The rules for group checks say:

To make a group ability check, everyone in the group makes the ability check. If at least half the group succeeds, the whole group succeeds.

So, for groups of 2 and 3, 2 need to succeed. For groups of 4 and 5, 3 need to succeed. And so on.

Running this anydice:

```
loop N over {1..8} {
output ((N+2)/2)@Nd20
}
```

gives:

Each of the odd-numbered groups has a symmetric distribution centred on 10.5 – this makes sense because we are looking at the middle dice in the group. That is, the median and the mean are always 10.5. As you add more creatures, the variance decreases which makes you less likely to succeed at hard things but more likely to succeed at easy things.

With the even-numbered groups, we are looking at the $nover2$ dice which will always be lower. So even-numbered groups are at a disadvantage than the next-larger odd-numbered group. That means that 3 creatures can, say, Hide more easily than 2, 5 more easily than 4 and so on.

Further, the more creatures there are in even-numbered groups the higher the mean and median but the lower the variance. So 2 are likelier to do worse than 4 who are more likely to do worse than 6 and so on unless the check is really hard.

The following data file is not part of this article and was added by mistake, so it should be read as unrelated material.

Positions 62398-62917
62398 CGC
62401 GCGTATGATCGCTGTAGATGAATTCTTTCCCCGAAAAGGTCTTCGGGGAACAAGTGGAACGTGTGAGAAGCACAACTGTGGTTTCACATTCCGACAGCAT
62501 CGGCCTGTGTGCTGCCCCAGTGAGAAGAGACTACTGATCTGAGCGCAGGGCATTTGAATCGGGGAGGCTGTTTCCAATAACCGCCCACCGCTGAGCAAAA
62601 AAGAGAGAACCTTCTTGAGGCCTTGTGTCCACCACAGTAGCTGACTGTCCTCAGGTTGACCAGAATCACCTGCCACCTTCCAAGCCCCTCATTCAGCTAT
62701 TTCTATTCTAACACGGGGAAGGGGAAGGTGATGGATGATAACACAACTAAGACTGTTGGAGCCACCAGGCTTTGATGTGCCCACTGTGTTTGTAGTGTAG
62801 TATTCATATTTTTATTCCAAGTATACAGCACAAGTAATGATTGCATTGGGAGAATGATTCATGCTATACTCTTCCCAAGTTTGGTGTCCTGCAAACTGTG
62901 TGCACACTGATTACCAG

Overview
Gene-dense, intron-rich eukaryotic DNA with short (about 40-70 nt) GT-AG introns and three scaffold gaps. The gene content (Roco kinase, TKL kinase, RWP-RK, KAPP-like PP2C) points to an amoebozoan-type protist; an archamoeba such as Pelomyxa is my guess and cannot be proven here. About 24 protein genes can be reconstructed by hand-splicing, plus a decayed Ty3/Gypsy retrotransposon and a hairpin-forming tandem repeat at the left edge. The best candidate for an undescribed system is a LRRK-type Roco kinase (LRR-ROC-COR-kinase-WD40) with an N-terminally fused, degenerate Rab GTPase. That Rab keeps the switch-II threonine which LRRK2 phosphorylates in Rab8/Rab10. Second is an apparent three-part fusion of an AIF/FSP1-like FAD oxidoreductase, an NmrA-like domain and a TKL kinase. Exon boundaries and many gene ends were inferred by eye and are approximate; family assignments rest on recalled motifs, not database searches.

## Wierd practical outcomes

If the DC is such that the target for the d20 roll is 10, say, a group trying to use Dexterity (Stealth) of $x$ against an observer with an equal Wisdom (Perception) modifier then it’s easier to hide the more people you throw at it. For odd-numbered groups the more the merrier; it’s always better than 1. For even-numbered groups, you want to get at least 8 people together; 8 are better than 1, 10 are better than 8, and so on.

However, when the target is 11, odd-numbered groups always perform the same but even-number groups start bad but get better. For 12, odd-numbers get worse and even-numbers get better. This is for sizes up to 8, eventually, the shrinking variance will mean that you are always getting 10s or 11s.

Is this analysis correct?